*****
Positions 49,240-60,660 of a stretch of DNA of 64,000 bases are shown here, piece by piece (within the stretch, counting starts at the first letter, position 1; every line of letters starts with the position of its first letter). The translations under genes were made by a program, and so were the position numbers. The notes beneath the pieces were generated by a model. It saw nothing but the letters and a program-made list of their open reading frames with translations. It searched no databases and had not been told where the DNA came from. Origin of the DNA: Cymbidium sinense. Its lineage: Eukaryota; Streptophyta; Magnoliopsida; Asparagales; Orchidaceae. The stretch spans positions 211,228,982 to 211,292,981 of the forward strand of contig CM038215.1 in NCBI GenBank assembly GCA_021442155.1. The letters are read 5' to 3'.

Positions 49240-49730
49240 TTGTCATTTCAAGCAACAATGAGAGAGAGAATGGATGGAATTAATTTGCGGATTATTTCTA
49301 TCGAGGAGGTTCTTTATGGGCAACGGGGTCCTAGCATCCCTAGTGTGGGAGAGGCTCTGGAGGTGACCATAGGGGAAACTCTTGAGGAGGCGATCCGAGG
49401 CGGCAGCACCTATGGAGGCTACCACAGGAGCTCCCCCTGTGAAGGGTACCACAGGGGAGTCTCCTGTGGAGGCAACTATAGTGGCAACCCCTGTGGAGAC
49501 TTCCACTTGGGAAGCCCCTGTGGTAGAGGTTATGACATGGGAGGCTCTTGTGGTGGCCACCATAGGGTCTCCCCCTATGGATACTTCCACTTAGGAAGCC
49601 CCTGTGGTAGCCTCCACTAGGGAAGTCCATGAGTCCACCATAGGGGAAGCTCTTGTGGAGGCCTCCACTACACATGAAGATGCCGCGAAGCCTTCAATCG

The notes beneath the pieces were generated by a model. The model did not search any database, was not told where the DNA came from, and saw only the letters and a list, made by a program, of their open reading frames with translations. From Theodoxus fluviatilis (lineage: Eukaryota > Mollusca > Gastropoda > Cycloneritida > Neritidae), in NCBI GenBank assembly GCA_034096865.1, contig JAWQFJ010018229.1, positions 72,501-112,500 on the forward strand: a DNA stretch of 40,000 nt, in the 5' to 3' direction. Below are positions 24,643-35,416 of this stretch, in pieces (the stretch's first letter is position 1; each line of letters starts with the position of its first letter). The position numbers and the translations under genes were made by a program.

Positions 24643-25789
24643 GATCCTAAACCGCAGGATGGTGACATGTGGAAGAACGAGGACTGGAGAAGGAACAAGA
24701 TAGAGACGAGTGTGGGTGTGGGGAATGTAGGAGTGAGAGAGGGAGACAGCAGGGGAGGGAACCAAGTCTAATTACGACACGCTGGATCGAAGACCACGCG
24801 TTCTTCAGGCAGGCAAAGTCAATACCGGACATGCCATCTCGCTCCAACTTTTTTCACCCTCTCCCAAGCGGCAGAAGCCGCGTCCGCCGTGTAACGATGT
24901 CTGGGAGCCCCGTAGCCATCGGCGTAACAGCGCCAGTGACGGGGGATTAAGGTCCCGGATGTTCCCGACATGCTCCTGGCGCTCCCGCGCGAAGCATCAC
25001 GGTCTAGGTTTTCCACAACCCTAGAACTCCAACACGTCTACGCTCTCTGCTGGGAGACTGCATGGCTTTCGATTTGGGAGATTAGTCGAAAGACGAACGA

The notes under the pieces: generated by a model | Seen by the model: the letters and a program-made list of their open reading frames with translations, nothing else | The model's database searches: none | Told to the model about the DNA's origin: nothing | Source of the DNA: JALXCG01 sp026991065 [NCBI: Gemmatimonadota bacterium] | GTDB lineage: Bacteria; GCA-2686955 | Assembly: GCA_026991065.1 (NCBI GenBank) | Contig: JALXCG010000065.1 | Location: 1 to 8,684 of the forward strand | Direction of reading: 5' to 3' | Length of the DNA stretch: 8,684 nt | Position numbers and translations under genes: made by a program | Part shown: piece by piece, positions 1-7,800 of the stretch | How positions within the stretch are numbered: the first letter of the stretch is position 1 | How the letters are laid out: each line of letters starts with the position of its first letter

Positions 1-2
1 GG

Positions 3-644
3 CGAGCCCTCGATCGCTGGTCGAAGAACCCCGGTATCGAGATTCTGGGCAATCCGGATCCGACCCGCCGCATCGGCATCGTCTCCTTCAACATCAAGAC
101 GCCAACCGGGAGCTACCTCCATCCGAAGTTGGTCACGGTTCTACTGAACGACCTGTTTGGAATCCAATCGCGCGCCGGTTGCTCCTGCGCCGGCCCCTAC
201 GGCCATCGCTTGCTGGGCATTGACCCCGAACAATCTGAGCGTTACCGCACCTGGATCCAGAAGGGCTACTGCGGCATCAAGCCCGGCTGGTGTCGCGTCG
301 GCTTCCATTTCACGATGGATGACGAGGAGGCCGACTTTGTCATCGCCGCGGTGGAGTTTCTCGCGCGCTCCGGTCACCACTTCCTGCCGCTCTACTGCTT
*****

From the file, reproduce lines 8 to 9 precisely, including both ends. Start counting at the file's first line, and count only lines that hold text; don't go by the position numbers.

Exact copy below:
The notes beneath the pieces were generated by a model. The model did not search any database, was not told where the DNA came from, and saw only the letters and a list, made by a program, of their open reading frames with translations. From Theodoxus fluviatilis (lineage: Eukaryota > Mollusca > Gastropoda > Cycloneritida > Neritidae), in NCBI GenBank assembly GCA_034096865.1, contig JAWQFJ010018229.1, positions 72,501-112,500 on the forward strand: a DNA stretch of 40,000 nt, in the 5' to 3' direction. Below are positions 24,643-35,416 of this stretch, in pieces (the stretch's first letter is position 1; each line of letters starts with the position of its first letter). The position numbers and the translations under genes were made by a program.

Positions 24643-25789